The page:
Spiritual Musings, Creative Inspiration, and Simple Vegan Recipes


Black Bean Zucchini Lasagna (Gluten free, Vegan, No Noodles!)

Abundant Life Vegan 008This summer healthy and yummy casserole satisfies the craving for a comfort food casserole with no cholesterol, lots of veggies, and best of all delicious! Makes about 9-10 servings.


3 cups grated Zucchini (about 2 medium)

1 ½ cups grated carrot (1 large peeled carrot)

3/4  cup Nasoya Nayoniase (or your favorite vegan mayo!)

2 cups cooked black beans

2 cups Daiya Cheese (or your favorite vegan cheese!)

12 ounce jar of salsa (I used Trader Joe’s Tomatillo Roasted Yellow Chili Salsa)

Preheat oven to 400. Line a 9 x 13 pan with foil and spray with cooking spray. Combine grated zucchini, carrot and vegan mayo in large mixing bowl. Spread into the tray and press down with the spatula. Cook for 25 minutes (just the veggies) until they look brown on top.

Next spread black beans, salsa, and finally cheese onto the cooked veggies and bake again for 35-40 minutes until the top is bubbly.

Allow to cool 10 minutes before serving. Seriously good!

Adapted from: http://www.loveveggiesandyoga.com/2012/09/vegetable-lasagna-casserole.html


1 Comment >

This turned out great!  My husband loves it, has asked me to make it many times. (Once a week for about a month now!!!) This was also our family dish for Easter this past weekend, and the whole family loved it and went back for seconds.

This sauce would also be awesome for a healthy mac & cheese…

You will need:

2 Tbsp vegan butter (non-soy, I like Earth balance)

2/3 cups uncooked brown rice (I have also used the same amount of quinoa with good results)

2 cups chickpeas (I have successfully subbed black beans and black eyed peas in this recipe)

1/4 cup millet flour

1 cup vegetable stock

3/4 cup water

1 Tbsp olive oil

2 leeks, chopped

2 cloves garlic, minced

3 cups (or more) broccoli florets

1 Tbsp liquid aminos

1 tsp dried oregano

1/2 cup nutritional yeast

1 tsp lemon juice

salt and pepper to taste


Cook brown rice according to package instructions. I like to use a rice cooker to save stovetop space.

Preheat the oven to 350 degrees.

While the rice is cooking, melt the butter into a saucepan.  Add the flour and cook for 3-5 minutes, stirring constantly.  Add the veggie stock, soy sauce, oregano, salt and pepper.  Bring to a simmer until it begins to thicken.  Stir in nutritional yeast and let simmer for a few minutes.  Stir in the lemon juice, and add a bit more water, salt, and pepper as needed.

In a skillet or wok, heat the olive oil and add the onions and garlic.  Cook until softened.  Add the broccoli and continue to cook for a few minutes just until the broccoli begins to take on a brighter shade of green.

Dump the cooked rice and chickpeas or other beans in with the broccoli mixture and stir.  Pour into a glass baking dish and cover with the sauce.  Cook in oven for 25-30 minutes.

1 Comment

Musings on Mindful Eating


“When you are truly here, contemplating the orange, breathing and smiling, the orange becomes a miracle. It is enough to bring you a lot of happiness. You peel the orange, smell it, take a section, and put it in your mouth mindfully, fully aware of the juice on your tongue. This is eating an orange in mindfulness. It makes the miracle of life possible. It makes joy possible.”- Thich Nhat Hanh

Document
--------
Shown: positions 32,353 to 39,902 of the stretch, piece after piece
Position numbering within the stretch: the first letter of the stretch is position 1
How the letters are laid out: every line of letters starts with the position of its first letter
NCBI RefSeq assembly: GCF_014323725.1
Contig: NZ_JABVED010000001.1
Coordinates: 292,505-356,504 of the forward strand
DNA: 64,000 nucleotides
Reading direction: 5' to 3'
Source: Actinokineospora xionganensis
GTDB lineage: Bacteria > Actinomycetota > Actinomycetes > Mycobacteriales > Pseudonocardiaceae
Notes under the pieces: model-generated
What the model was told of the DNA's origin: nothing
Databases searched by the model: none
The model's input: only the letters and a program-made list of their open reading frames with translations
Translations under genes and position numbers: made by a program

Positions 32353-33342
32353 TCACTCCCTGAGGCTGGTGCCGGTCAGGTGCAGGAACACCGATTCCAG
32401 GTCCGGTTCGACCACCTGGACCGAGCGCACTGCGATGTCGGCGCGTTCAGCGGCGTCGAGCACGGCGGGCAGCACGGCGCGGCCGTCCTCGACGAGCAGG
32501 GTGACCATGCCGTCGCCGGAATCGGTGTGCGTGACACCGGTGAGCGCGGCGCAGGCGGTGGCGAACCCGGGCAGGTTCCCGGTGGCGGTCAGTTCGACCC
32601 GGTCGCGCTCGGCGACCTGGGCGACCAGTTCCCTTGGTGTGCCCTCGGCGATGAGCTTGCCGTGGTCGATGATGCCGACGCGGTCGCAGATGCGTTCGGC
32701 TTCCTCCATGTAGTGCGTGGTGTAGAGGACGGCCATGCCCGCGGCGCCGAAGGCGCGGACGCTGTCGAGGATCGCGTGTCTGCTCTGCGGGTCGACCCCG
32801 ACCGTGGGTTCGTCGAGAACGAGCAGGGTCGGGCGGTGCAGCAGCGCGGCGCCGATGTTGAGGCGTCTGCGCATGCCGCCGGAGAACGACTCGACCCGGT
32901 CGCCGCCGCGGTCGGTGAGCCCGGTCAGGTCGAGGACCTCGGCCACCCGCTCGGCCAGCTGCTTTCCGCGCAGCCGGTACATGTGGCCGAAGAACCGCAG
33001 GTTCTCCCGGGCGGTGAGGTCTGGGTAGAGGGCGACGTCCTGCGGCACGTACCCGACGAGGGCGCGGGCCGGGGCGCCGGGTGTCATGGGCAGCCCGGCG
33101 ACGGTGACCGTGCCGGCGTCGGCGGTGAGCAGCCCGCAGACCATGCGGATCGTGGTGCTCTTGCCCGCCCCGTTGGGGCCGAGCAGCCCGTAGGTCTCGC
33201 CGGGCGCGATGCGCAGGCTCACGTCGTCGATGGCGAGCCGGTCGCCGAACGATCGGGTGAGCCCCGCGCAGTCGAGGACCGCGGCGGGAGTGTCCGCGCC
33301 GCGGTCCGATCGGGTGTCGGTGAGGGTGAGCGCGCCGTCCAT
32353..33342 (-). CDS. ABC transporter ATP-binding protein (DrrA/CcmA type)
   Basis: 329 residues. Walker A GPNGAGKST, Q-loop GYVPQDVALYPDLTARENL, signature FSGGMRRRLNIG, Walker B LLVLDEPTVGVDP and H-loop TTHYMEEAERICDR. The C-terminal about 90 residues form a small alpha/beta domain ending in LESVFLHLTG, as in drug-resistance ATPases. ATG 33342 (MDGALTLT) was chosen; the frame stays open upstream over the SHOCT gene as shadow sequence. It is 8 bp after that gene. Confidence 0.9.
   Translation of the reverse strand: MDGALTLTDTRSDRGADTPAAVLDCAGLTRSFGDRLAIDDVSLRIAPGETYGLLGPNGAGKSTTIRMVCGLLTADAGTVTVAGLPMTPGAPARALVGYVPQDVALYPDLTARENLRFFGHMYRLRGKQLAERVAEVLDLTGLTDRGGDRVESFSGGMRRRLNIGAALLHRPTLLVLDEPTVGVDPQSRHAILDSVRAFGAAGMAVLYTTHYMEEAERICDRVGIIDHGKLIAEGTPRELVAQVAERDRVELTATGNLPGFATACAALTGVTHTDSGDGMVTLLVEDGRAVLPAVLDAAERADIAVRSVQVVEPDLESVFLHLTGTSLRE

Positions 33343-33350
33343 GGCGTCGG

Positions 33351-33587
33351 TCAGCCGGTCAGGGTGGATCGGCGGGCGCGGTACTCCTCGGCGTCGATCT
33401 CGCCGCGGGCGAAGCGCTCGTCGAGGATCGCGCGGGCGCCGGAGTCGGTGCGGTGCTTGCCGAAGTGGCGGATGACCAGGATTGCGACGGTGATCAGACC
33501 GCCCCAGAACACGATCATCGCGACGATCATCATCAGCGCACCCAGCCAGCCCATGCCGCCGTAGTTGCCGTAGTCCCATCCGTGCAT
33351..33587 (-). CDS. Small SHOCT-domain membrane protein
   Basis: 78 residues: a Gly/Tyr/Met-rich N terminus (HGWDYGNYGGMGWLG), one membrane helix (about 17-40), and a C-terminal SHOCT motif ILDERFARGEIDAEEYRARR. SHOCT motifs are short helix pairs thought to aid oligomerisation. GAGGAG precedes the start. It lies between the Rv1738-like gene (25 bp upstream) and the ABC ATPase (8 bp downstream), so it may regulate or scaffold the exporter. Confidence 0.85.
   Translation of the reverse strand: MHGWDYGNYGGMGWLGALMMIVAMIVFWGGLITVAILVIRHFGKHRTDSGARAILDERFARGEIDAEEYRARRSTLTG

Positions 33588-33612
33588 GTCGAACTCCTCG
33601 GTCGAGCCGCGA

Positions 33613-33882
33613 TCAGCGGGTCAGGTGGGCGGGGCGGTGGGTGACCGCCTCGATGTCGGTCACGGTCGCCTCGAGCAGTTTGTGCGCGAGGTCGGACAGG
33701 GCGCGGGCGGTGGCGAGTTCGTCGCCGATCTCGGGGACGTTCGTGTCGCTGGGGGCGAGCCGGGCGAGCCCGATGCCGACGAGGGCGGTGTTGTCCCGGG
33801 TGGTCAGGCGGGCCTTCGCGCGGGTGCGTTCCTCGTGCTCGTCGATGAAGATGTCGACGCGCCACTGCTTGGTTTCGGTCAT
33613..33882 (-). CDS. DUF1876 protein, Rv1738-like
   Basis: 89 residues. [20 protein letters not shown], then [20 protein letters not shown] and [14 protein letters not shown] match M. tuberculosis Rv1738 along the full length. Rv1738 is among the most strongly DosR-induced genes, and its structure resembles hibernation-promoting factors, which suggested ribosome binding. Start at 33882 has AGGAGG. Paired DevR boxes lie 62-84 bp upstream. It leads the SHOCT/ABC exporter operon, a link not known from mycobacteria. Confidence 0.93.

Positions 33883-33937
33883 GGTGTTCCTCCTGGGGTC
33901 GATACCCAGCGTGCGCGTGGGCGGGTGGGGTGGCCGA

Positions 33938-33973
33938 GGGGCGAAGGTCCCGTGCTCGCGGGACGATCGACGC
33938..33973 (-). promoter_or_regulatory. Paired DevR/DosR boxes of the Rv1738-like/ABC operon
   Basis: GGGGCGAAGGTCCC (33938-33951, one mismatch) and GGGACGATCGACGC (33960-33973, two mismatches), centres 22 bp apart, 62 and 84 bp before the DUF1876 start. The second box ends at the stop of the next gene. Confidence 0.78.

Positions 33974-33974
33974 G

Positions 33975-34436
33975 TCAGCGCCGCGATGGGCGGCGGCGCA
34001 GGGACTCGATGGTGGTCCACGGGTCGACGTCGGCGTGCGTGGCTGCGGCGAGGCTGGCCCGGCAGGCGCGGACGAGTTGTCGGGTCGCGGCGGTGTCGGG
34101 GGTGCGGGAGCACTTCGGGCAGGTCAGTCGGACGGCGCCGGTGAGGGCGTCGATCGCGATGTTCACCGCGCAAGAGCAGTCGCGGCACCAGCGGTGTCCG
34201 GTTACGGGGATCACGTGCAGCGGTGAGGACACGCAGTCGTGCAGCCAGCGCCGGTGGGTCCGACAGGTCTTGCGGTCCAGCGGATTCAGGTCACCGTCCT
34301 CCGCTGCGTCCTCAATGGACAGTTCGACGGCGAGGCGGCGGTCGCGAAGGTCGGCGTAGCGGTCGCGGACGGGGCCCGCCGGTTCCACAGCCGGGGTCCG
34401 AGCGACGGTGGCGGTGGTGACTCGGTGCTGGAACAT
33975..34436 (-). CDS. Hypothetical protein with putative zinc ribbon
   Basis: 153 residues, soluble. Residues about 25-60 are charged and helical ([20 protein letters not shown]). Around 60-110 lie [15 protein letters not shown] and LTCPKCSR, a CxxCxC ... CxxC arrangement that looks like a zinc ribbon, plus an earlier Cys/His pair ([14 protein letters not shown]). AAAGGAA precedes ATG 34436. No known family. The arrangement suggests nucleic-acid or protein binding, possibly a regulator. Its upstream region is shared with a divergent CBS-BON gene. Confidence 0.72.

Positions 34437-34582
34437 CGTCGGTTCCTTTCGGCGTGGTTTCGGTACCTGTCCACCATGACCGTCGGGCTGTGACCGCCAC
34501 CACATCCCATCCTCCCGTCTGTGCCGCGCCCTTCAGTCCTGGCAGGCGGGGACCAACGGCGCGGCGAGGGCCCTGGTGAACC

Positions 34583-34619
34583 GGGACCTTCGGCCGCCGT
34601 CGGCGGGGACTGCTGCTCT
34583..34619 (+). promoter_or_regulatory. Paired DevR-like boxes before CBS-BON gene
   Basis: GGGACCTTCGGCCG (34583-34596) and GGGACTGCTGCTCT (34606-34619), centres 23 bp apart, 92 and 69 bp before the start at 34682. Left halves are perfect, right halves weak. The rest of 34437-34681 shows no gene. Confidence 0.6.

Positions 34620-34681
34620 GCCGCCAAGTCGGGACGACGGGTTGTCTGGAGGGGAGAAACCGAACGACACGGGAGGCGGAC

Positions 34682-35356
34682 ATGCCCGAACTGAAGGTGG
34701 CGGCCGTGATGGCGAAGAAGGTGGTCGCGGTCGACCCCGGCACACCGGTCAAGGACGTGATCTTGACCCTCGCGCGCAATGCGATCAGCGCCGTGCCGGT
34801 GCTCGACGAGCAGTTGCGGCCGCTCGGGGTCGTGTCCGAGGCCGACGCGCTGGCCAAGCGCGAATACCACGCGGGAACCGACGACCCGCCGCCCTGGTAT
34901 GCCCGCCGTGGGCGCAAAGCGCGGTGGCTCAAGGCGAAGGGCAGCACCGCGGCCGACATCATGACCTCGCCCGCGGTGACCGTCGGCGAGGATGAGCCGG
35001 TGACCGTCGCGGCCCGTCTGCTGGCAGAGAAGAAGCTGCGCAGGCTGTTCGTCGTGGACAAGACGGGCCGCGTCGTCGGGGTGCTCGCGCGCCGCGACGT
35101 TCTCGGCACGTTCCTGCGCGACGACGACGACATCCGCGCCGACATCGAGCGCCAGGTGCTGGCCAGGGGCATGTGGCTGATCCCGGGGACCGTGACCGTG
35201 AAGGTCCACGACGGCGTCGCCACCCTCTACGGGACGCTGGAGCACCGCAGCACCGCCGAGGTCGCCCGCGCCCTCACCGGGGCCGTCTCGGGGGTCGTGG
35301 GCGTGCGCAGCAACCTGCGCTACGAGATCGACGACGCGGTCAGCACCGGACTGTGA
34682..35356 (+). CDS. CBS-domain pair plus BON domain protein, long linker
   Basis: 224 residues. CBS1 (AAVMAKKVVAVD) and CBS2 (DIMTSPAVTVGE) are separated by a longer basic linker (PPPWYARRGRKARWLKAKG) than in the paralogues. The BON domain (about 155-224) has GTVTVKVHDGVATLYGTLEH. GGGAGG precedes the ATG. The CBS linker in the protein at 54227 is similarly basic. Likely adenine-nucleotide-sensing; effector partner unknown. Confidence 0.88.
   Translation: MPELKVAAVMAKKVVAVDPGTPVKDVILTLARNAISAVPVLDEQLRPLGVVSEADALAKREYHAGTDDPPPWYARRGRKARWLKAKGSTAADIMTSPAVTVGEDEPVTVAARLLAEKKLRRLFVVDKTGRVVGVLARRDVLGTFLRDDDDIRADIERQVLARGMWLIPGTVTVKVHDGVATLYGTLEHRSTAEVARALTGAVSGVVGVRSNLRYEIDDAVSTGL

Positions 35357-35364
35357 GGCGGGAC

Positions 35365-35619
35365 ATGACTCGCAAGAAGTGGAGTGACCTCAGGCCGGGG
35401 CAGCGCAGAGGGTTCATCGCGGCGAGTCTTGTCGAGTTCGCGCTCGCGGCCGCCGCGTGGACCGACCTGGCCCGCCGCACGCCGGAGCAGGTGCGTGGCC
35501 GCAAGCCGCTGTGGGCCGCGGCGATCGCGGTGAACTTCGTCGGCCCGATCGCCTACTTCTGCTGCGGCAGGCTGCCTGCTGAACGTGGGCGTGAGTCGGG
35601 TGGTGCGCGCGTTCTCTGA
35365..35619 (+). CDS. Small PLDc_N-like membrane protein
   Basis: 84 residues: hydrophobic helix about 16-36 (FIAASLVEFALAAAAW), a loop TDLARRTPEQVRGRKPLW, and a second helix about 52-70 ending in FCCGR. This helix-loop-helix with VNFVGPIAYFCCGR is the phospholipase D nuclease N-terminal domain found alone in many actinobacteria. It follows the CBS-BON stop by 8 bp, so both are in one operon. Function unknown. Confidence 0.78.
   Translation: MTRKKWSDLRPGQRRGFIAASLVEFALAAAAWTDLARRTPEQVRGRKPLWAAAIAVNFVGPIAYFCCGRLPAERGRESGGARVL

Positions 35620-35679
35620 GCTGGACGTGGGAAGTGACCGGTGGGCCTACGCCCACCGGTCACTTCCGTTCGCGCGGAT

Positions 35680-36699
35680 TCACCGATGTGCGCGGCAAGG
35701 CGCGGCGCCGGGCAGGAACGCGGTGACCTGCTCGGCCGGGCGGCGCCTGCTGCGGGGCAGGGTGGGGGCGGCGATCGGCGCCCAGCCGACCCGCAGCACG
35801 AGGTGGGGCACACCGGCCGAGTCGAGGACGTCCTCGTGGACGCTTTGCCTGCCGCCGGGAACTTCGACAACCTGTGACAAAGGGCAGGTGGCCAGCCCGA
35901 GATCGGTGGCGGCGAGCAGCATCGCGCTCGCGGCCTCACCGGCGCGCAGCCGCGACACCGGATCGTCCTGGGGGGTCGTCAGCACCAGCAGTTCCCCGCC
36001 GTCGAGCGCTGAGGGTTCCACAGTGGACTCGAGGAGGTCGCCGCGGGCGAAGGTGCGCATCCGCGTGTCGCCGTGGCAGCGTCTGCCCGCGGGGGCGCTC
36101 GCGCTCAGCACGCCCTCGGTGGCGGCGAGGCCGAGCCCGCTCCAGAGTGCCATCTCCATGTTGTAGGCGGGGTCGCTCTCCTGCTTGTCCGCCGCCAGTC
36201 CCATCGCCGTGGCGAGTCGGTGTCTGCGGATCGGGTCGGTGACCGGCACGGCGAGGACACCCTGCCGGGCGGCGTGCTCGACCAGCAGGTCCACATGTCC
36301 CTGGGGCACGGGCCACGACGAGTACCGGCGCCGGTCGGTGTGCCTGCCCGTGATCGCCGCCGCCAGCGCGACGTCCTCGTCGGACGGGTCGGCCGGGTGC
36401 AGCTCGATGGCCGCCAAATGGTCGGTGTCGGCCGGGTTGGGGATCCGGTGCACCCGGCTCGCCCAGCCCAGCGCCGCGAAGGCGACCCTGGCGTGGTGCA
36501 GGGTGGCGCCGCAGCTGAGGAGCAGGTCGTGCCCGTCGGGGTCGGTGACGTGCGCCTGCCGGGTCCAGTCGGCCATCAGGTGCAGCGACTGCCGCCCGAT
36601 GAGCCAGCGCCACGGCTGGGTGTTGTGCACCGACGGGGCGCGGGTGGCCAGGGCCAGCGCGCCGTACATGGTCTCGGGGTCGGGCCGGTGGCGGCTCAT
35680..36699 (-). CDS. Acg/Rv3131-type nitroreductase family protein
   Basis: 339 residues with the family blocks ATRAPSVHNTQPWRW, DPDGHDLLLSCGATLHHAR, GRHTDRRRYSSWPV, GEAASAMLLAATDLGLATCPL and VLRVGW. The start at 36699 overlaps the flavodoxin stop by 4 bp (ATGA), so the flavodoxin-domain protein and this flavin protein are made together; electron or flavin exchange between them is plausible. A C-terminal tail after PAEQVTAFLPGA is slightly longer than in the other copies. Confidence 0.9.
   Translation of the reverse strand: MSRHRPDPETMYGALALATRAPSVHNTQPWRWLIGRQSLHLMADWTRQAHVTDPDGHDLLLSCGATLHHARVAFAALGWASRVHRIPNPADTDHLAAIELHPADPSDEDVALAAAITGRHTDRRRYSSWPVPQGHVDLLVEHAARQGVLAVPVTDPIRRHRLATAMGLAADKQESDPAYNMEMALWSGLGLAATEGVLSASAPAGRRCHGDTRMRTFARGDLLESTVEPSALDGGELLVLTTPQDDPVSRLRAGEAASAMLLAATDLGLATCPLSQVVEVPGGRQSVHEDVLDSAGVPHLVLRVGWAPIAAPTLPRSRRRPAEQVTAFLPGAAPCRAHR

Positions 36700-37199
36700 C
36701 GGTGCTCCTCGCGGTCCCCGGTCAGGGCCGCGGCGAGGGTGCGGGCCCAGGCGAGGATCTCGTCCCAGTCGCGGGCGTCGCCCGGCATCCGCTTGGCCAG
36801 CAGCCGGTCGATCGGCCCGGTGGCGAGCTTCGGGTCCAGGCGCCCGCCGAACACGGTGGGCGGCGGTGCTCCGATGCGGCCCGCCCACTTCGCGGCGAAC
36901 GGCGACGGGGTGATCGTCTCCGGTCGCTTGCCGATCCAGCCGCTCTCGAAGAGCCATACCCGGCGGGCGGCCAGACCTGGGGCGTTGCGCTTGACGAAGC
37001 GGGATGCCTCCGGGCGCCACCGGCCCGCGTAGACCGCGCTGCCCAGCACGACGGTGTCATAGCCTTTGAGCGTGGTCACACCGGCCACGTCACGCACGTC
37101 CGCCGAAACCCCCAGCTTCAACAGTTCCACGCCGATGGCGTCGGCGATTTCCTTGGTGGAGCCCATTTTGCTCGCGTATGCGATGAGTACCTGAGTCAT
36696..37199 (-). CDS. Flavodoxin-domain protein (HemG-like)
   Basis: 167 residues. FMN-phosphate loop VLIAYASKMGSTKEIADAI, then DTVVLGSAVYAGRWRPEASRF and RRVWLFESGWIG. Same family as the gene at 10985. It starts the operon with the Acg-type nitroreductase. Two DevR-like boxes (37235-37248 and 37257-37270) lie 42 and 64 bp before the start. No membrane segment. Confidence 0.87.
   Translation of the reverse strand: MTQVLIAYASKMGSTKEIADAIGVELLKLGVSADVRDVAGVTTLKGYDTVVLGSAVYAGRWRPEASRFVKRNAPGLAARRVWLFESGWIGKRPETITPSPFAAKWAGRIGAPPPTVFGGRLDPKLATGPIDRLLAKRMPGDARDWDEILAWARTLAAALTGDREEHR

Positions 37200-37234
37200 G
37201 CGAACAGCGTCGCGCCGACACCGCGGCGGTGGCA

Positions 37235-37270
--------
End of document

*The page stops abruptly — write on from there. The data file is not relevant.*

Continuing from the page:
I haven’t posted much in quite some time, frankly because I have been rather overwhelmed  way too busy and imbalanced! I am working full time as a therapist, and teaching yoga in several different locations—including my new fave—a donation based class on Sunday mornings in a local downtown brewery.

I love teaching yoga, and in fact, I find it the most fulfilling and energizing practice in my life. Seriously. I love it that much. But I found myself teaching so much (6 days a week!)—that I was not practicing the very first principle and practice of yoga, which is “Ahimsa.”

Ahimsa is translated in a few different ways, most often as non-violence, but also as non-harming, and even compassion. With all of these practices and principles of yoga, we must start with ourselves. Practicing compassion, love and non-violence towards oneself may seem very easy if we are a person who generally has good self-esteem and believes we take care of ourselves and our health.

One of the biggest reasons I started to eat a vegan diet and practice a vegan lifestyle, was because I felt so profoundly in my life the connection between myself, and the food that I eat. I knew I had to begin my practice of ahimsa by changing my food choices, and making the conscious and ethical choices I felt were best for me.

Recently, I have realized that even though I may eat a compassionate diet that does not harm animals and has as small a toll on the planet as possible, I am harming myself. Not because of the foods that I am eating, but how I am eating. Rushed, with little awareness, and with more fear, stress and anxiety about the events of my life and my day than gratitude for being nourished.

Today is the first day of a new month, and I love new beginnings. I am declaring April the month of mindfulness, not just in my eating, but I am going to start there and return to the first principle of yoga as I do so. We are all worth this compassion and this return to connection.

If you need help in learning to eat mindfully, I encourage you to read further from Thich Nhat Hanh’s writings, and practice his meditations on mindful eating. You can find more here: http://www.chetday.com/mindfuleating.htm

Take the time to savor and know that we are nourished by more than food. Namaste.Small Buddha_Banana_by_papamook